[cnn-photo-caption image= http://i2.cdn.turner.com/cnn/2010/images/05/11/art.oilexecs.0511.gi.jpg caption="Lamar McKay (far left), president and chairman of BP America; Steven Newman (center), president and CEO of Transocean; and Tim Probert (right) president of global business lines and chief health, safety and environmental officer for Halliburton are sworn in before a Senate committee hearing Tuesday."]New York (CNNMoney.com) - The three oil companies primarily involved in the Gulf of Mexico oil spill blamed each other Tuesday for the accident last month that left 11 workers dead and oil still spewing into the Gulf.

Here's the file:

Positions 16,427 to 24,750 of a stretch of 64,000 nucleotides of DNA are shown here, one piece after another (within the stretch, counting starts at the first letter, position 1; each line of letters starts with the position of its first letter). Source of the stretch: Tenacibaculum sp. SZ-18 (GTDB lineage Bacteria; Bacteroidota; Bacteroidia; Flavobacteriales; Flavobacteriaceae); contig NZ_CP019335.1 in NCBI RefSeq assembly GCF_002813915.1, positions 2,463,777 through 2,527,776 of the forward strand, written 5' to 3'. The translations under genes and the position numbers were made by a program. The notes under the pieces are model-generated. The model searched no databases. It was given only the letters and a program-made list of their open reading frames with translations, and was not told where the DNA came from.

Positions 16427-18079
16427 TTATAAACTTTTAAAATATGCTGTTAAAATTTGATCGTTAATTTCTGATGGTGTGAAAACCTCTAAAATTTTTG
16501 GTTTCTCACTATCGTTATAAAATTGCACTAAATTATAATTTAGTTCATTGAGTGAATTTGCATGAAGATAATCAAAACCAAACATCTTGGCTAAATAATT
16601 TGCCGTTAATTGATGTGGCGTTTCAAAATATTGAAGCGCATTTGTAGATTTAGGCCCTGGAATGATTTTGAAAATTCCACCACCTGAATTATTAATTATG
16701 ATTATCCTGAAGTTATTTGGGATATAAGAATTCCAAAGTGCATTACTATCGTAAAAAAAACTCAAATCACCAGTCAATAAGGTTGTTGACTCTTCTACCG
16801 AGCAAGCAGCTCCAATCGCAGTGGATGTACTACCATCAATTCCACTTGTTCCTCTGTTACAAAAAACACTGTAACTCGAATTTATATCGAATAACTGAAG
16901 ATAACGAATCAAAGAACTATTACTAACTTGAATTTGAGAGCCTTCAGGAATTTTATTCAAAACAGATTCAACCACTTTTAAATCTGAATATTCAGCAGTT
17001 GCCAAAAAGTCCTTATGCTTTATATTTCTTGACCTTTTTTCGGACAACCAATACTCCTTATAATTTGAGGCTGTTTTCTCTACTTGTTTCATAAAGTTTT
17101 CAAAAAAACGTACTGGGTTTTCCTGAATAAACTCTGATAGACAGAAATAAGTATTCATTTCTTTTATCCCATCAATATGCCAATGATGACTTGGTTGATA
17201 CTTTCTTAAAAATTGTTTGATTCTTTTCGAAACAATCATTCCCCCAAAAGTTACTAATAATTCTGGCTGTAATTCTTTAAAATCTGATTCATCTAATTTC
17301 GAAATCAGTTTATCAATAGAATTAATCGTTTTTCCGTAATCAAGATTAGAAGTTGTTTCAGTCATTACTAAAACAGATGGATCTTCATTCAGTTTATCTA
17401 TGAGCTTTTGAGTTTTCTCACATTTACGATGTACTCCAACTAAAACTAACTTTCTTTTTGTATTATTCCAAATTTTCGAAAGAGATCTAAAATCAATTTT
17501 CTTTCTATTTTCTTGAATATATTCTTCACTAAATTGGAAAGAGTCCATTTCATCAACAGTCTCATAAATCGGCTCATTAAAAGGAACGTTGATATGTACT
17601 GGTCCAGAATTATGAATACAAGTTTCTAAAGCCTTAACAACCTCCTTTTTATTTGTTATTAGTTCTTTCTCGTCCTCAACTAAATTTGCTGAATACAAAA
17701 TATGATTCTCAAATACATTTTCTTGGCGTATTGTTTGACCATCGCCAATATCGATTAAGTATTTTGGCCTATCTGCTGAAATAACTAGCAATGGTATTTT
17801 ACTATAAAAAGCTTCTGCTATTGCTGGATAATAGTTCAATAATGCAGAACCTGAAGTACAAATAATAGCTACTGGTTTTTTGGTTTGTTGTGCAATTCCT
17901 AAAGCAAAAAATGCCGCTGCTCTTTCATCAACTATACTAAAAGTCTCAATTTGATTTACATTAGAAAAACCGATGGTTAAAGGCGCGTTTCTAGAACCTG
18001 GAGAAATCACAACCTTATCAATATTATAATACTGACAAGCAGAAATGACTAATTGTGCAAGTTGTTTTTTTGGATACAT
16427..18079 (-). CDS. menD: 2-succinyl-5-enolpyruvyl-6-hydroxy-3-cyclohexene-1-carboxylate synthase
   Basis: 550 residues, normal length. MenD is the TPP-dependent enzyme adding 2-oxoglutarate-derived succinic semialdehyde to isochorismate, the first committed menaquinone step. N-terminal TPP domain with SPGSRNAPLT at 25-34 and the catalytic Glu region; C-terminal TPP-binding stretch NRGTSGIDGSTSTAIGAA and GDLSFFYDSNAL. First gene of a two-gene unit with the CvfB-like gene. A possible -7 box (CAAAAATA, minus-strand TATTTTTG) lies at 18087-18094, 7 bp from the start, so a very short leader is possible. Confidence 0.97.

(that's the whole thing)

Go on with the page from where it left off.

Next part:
At a hearing before the Senate Energy and Natural Resources Committee, BP, the well's owner and lead operator of the project, sought to turn attention to Transocean, which had a contract to drill the well for BP using its Deepwater Horizon drill rig.
"Transocean, as owner and operator of the Deepwater Horizon drilling rig, had responsibility for the safety of drilling operations," said Lamar McKay, chairman and president of BP America.
In particular, McKay drew attention to the valve that was supposed to shut off the well in case of an accident. The valve, known as a blowout preventer (BOP), is owned by Transocean.